We may not have the most sophisticated culture here in Jacksonville, Florida, but dammit we're trying to foster one. One step in the right direction was taken when the inaugural Jacksonville Film Festival was held in 2003. I'm ashamed to say that, as big a film fan that I am, I missed the first one completely; a mistake I swore to myself I would not repeat.
The second festival, held in May of last year, had a number of interesting films being screened. I had time on that weekend to see only one and ended up passing on such films as The Saddest Music in the World, Rick and Slasher, hosted by director John Landis himself. The film I eventually chose to see was none other than Napoleon Dynamite, and thus did we here in little old Jacksonville become privy to this breakout comedy long before the rest of the nation did. And, yes, I heartily laughed my ass off, as did the rest of the audience.
And so we come to today. Two weeks from today begins the third annual festival and I plan on catching at least one film per day, if not more. Here are the films that I'm considering and the descriptions as provided by the JFF website:
Murderball (The San Marco Theater at 9:30 PM) - The notion of quadriplegic athletes may be unimaginable to some, but Murderball shows that they can be as great as any. The film chronicles these men as they overcome unimaginable obstacles to become world-class athletes.
Four-Eyed Monsters (Theatre Jacksonville at 2:00 PM) - Arin and Susan, two lonely city dwellers meet online. Tired of traditional dating conventions, the pair opt to communicate through writing notes, chatting on the net and videotaping themselves.
The Works (Theatre Jacksonville at 5:00 PM) - In a nameless, faceless corporation, Victor tries to hold onto his humanity, despite the escalating humiliations and his failed attempts at resignation.
Childstar (The Florida Theatre at 9:30 PM) - A spoiled child actor's mother leaves him in the care of their driver, resulting in a relationship that changes both of them.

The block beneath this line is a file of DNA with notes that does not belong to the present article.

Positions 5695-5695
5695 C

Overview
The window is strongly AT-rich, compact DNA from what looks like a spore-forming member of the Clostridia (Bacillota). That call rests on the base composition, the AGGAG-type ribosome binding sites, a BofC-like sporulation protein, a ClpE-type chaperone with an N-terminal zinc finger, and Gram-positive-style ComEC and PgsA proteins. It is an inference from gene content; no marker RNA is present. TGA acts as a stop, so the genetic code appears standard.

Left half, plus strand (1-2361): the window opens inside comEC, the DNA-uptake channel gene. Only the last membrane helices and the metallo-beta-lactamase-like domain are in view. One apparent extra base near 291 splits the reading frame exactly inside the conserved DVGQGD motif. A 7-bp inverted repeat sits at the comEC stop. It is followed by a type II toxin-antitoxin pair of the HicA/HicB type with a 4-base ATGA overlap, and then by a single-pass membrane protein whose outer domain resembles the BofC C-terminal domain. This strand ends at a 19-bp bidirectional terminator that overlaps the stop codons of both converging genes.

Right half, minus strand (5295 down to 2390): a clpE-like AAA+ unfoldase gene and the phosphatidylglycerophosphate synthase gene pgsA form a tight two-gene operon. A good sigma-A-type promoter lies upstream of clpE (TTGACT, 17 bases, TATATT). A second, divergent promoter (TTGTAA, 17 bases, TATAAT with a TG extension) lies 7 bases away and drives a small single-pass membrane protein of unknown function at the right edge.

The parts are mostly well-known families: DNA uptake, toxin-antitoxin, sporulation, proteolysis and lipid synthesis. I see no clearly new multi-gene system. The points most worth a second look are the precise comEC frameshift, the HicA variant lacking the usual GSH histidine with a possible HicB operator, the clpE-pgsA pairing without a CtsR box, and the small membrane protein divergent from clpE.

Plagues And Pleasures On The Salton Sea (Theatre Jacksonville at 5:30 PM) - Once a place for vacationers that was more popular than Palm Springs this desolate vacation spot is filled with the most unusual characters, all trying to keep Salton Sea alive.
I, Crumudegon (Theatre Jacksonville at 8:00 PM) - Director Alan Zwieg (Vinyl) looks at his fellow cranky people (including Fran Liebowitz and Andy Rooney) and how they got that way.
Brothers (The San Marco Theater at 11:00 AM) - Disturbingly realistic portrayal of two brothers: the younger one, the loser, fresh out of prison for a bank robbery that turned into a horrific assault on a bank teller; the older brother, the golden child, with a fantastic wife and two adorable kids who goes to do his duty in Afghanistan. While the "good" brother is in Afghanistan, the horrors of war triggers a reversal in the brothers' roles.
The Civilization Of Maxwell Bright (The San Marco Theater at 1:30 PM) - Arrogant, misogynistic, Max Bright wants a woman who will be supportive, clean up after him, be constantly sexually available, and oh, yes, beautiful and submissive. So he buys a Chinese mail-order wife. When Mai Ling arrives, she seems to be all that he wanted, but she turns out to be so much more. What could have been the set-up for a situational comedy becomes an incredibly moving story of one man's transformation, beautifully grounded in the performances of Patrick Warburton and Marie Matiko, ably supported by Simon Callow, Austin Pendleton, Jennifer Tilly and Eric Roberts.
I plan on doing reviews of each one that I end up seeing as well as commentary on the festival itself, so stay tuned.